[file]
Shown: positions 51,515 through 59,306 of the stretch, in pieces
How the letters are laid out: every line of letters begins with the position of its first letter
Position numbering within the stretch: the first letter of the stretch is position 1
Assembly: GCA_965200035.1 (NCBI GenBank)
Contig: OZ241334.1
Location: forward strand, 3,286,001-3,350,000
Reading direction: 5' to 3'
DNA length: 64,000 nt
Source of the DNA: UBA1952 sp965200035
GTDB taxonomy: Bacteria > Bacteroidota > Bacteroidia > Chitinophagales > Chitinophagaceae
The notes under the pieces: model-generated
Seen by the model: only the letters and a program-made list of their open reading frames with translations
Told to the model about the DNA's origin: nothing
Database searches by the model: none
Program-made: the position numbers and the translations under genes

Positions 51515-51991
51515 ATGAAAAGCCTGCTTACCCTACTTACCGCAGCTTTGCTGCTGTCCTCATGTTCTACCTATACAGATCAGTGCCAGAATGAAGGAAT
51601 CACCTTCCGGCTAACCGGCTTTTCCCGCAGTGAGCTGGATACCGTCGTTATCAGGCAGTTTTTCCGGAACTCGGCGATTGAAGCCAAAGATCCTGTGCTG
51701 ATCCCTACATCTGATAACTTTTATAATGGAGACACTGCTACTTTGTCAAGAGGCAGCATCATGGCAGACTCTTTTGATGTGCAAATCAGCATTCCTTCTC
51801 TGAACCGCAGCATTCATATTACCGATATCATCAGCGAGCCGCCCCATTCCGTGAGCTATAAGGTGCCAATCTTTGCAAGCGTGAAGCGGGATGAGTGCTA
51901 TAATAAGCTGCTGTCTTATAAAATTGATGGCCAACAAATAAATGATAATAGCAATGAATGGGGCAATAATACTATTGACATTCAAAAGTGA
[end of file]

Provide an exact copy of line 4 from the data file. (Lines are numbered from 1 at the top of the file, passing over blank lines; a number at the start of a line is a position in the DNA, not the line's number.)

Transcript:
Assembly: GCA_965200035.1 (NCBI GenBank)